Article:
Recently, billionaire philanthropist Betsy DeVos was narrowly confirmed by the Senate as Secretary of Education. DeVos is known as a staunch advocate of school choice and has elicited both support and opposition from the Jewish community.
In an exclusive interview, Jason Bedrick, policy director of school choice advocacy group EdChoice, said that school choice is an issue DeVos must leave to the states, and that will benefit Jewish day schools.
“School choice programs can do a lot to make tuition more affordable,” said Bedrick. Formerly an education policy expert at the CATO Institute, a Libertarian think tank. “Not only will choice scholarships directly relieve the burden of tuition, they’ll bring in more money to cover students whose parents are currently paying very little and who are therefore subsidized by other tuition-paying families.”
“That means schools could further reduce the burden on middle-income families,” he said.
Jewish schools in states that implement school choice will reap its benefits, Bedrick continued. “Several states with large Jewish populations already have school choice programs, though value of the scholarships varies by state. In Florida, the tax-credit scholarships are worth about $5,500. Arizona’s [Education Savings Account], which is on the cusp of being expanded to universal eligibility, offers most students about $4,600 for elementary school and $4,900 for high school,” he said.
“However, I don’t expect that California, New York, or New Jersey will be getting a new choice program this year,” he added. California, New York, and New Jersey all have Democratic legislatures, which oppose school choice.
Jewish supporters of DeVos are mostly from Orthodox circles, such as Agudath Israel. In Ohio, which has almost 150,000 Jews, the Cleveland Jewish News reported that Orthodox Jewish day school educators are elated with the new education secretary’s school choice policies, such as vouchers for parents.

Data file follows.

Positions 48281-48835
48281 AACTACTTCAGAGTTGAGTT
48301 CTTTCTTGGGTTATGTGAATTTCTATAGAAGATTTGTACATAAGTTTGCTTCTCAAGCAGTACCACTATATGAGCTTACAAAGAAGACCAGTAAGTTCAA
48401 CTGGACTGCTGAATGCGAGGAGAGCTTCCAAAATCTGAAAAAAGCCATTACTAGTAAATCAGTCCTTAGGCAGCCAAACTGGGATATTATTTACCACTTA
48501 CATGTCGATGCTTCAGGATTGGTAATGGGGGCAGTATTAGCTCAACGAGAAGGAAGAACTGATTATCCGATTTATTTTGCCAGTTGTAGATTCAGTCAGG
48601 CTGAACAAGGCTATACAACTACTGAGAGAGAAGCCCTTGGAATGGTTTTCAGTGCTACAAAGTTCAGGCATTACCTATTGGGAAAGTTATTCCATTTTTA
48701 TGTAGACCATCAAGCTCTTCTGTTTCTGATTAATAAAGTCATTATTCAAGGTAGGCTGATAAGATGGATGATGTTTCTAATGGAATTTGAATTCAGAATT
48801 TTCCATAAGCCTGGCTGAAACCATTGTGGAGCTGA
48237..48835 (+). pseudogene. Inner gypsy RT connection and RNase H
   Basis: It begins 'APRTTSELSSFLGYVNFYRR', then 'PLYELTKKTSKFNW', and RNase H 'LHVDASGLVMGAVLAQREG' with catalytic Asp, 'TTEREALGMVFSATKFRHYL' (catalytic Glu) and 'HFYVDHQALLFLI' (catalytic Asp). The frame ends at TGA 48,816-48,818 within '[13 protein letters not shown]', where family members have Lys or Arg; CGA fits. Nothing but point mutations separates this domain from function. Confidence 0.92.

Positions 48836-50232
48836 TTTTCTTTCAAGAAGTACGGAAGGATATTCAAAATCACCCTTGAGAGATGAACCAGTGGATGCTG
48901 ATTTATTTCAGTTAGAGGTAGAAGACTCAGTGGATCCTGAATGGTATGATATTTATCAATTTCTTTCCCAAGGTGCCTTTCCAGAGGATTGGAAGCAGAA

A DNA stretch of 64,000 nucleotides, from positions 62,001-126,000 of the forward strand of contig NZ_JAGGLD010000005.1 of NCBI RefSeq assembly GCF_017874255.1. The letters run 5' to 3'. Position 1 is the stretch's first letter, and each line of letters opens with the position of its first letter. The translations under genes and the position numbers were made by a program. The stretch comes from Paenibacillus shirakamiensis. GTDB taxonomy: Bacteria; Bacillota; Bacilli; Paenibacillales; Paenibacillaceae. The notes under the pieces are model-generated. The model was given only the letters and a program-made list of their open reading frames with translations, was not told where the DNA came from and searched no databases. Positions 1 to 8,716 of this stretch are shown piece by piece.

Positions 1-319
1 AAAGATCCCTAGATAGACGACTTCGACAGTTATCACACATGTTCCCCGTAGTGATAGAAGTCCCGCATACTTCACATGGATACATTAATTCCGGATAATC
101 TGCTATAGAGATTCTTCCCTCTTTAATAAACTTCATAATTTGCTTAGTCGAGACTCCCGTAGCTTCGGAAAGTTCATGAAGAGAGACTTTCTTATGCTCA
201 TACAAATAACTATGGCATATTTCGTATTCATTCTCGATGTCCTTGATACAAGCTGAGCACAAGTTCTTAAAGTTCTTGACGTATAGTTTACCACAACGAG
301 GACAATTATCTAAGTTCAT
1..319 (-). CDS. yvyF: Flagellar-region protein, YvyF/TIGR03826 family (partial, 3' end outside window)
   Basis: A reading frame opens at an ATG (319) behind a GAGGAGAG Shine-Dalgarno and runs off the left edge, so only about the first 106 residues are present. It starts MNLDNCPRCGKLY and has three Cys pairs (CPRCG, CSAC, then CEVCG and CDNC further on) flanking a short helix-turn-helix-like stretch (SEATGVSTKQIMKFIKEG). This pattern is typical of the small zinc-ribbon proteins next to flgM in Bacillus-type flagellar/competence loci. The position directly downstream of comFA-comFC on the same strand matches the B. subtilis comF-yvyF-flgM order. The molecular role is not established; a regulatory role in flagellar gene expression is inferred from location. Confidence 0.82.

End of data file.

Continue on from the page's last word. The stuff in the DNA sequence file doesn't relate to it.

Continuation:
“I believe that, first and foremost, it helps the parents, because coming in with multiple children, this is a tremendous help for the families,” Rabbi Eli Dessler, financial director of the Hebrew Academy of Cleveland, told the Cleveland Jewish News.
Opponents, on the other hand, cry foul at DeVos possibly damaging Jewish day school education. For example, Forward’s editor in chief, Jane Eisner, wrote an article accusing the Trump administration of appointing someone who can continue a “sustained assault on the separation of religion and state [that] is likely only to exacerbate the already wide gap between Orthodox Jews and the more progressive majority that has, until now, dominated the conversation over the role of religion in the American public square.”
“The split over DeVos is but one example,” she added.
“I think most people choose Jewish high schools because they are Jewish (particularly among the Orthodox), not because of their secular academic program,” Bedrick said. “In other words, Jewish schools are primarily competing with each other, not non-Jewish schools. That said, parents I’ve spoken with — especially, but not exclusively, among the Modern Orthodox — do consider the strength of a school’s secular academics when deciding among Jewish schools.”
With the average price tag of Jewish day school tuition at $15,000 per year, DeVos’ advocacy for school choice may enable competition among both public and private schools; and that would impact Jewish primary and secondary education, for better or for worse.
By Jackson Richman
Jackson Richman is a senior at George Washington University majoring in Political Science. His writing has appeared in The Weekly Standard, The Daily Caller, Red Alert Politics, and numerous other outlets. Follow him on Twitter: @jacksonrichman.